Jamaica Inn Cornwall – The Famous Smugglers Inn

Jamaica Inn cornwall

Probably Cornwall’s most famous smugglers Inn on Bodmin Moor. Set in the middle of the moors it is located just off of the A30, close to the hamlet of Bolventor.

The current building was built in 1750 and extended in 1778 with a coach house, stables and a tack room. Stage coaches would use the Inn to change horses over and passengers rested.

The remoteness of the building as it would have been in the days of smugglers made it a perfect spot to hide their stash of rum that had been smuggled into the country from Jamaica.

Jamaica Inn Welcome Sign

There’s a museum here where you can discover more of the history and tales of the exploits of the wreckers, the smugglers and their deeds.

The Inn is the setting for Daphne du Maurier’s 1936 novel Jamaica Inn, which was made into the film Jamaica Inn in 1939 by Alfred Hitchcock. Daphne du Maurier stayed there while she recovered from becoming lost on the moors on her horse, which I will mention later.

So, it is only fitting that there is a Daphne du Maurier Museum here too. 

Smugglers, wreckers and legends 

Smugglers were not a usually a violent breed, but said to be very cunning. Smuggling became accepted and many took part in the proceedings.

When the customs dues were brought in back in the 13th century, some people rebelled and started to bring goods into the country illegally to avoid the high levy from the customs and thus smuggling activities began.

Jamaican export

Luxury goods such as, silks, tea, tobacco and brandy were more often smuggled into Cornwall than anywhere else in England.

What is a wrecker?

This unscrupulous deed involved misleading ships to come closer to shore with beacon lights to deceive the navigation of a ship. Beacon lights would usually indicate a safe passage for vessels entering a shallow or dangerous channel; the lights are a form of leading line that can be used for safe navigation at night. 

The wreckers’ false beacon lights would often lead to a ship being grounded on rocks or sandbanks, even worse in a storm as you can imagine many lives lost in this way.

They would board the ship and steal the goods, which could be anything from tea, alcohol or any goods they could take. They would always have a choice place to stash the goods until they could move it on.

It’s believed there would have been around 100 different routes across the moors to reach the remote Inn where the smugglers stashed the contraband. The Cornish coastal region was ripe for smuggling activities because of its ruggedness and rocky coves it was often described as ‘a haven of smugglers’. 

The Name

The name of the Inn has been debated some say it is derived from the Jamaican rum that would have been stashed there, but could easily be due to the important local Trelawney family who were landowners locally and two of the family members served as Governors of Jamaica in the 18th century.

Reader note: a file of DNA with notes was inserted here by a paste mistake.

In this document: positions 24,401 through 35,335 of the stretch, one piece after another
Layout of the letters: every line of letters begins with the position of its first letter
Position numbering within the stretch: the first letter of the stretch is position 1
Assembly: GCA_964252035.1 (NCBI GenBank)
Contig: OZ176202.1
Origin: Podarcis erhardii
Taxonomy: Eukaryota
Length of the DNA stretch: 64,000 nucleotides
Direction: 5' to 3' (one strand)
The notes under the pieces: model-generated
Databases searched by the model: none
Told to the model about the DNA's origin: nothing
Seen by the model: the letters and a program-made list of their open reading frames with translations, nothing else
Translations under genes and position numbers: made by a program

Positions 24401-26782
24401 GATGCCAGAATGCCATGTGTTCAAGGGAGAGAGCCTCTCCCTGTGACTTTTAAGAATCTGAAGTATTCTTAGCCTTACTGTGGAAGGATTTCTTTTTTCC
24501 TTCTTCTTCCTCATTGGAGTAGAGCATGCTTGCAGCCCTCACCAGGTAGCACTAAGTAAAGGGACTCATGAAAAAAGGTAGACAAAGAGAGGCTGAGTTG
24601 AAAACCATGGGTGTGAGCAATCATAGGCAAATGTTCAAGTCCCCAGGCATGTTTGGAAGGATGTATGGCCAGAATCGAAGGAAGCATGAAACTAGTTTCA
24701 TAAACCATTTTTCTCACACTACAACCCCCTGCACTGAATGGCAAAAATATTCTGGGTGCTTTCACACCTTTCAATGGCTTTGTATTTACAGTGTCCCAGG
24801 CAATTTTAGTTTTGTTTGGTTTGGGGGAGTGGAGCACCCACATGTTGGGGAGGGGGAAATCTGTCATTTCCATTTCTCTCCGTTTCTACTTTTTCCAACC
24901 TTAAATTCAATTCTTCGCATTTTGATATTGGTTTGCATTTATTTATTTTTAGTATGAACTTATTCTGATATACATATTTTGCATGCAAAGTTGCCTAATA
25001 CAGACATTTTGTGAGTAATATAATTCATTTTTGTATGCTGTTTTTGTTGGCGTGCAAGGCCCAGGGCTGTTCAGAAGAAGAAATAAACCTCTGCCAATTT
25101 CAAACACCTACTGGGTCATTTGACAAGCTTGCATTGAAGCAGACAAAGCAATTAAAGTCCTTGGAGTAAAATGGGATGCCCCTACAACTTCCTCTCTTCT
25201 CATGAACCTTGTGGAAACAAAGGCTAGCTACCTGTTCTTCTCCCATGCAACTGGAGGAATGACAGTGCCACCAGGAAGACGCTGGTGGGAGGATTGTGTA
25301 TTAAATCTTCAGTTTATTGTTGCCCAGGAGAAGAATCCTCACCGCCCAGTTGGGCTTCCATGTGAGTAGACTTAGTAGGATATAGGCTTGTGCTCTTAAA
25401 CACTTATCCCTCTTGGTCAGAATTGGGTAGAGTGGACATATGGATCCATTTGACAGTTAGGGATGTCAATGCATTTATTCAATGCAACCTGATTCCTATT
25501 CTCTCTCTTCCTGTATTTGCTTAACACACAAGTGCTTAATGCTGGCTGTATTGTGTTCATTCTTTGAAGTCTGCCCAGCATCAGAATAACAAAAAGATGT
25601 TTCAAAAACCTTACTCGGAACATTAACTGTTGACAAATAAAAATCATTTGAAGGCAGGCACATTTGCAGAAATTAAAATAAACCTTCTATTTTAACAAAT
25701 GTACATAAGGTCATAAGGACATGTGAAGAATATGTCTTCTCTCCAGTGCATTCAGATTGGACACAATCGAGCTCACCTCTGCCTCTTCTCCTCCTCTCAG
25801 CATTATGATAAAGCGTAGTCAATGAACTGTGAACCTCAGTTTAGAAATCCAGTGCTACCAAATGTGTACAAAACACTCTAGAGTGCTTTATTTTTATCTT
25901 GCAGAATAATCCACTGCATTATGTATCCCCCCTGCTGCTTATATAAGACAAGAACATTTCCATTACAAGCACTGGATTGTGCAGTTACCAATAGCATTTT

Dozmary Pool

Dozmary Pool, Bodmin moor

Not far from the Jamaica Inn is Dozmary Pool. It is one site that is claimed to be the home of the Lady of the Lake. According to legend, it is here that King Arthur rowed out to the Lady of the Lake and received the sword Excalibur.

The pool is also claimed to be the place where Sir Bedivere returned Excalibur as Arthur lay dying after the Battle of Camlann. 

Daphne du Maurier 

The Daphne du Maurier Museum has many interesting exhibits including the original letters to Daphne and her husband from the Queen, Prince Philip, Prince Charles, Lord Mountbatten and others.

It is due to Daphne du Maurier’s book that the Inn found Its fame worldwide when she wrote the best-selling novel, ‘Jamaica Inn’ after she needed to stay there while recovering in November 1930.

Signage Outside the Jamaica Inn

If she had not gotten lost on the moors on her horse that night, she may never have been inspired to write her novel. She stayed in room 3 according to records. While staying at the Inn she became aware of the notoriety as a pirates’ den and she described the nocturnal activities of a smuggling ring based at the Inn as, “portraying a hidden world as a place of tense excitement and claustrophobia of real peril and thrill.”

Daphne du Maurier had previously lived in Fowey, a house in Bodinnick and later in Menabilly, and I’m sure having had such a combination of experiences must have all had an influence on her writing.

Jamaica Inn Museum

Smuggling Museum 

The Inn’s Smuggling Museum is the largest in Cornwall and houses the UK’s finest collection of Cornish smuggling artefacts in the country.

A visit to the museum will bring the tales to life through experiencing these original artefacts for yourself and watching the short film about smuggling activities and the roll the Inn would have played in all of it.

Turtle Shell, used to hide contraband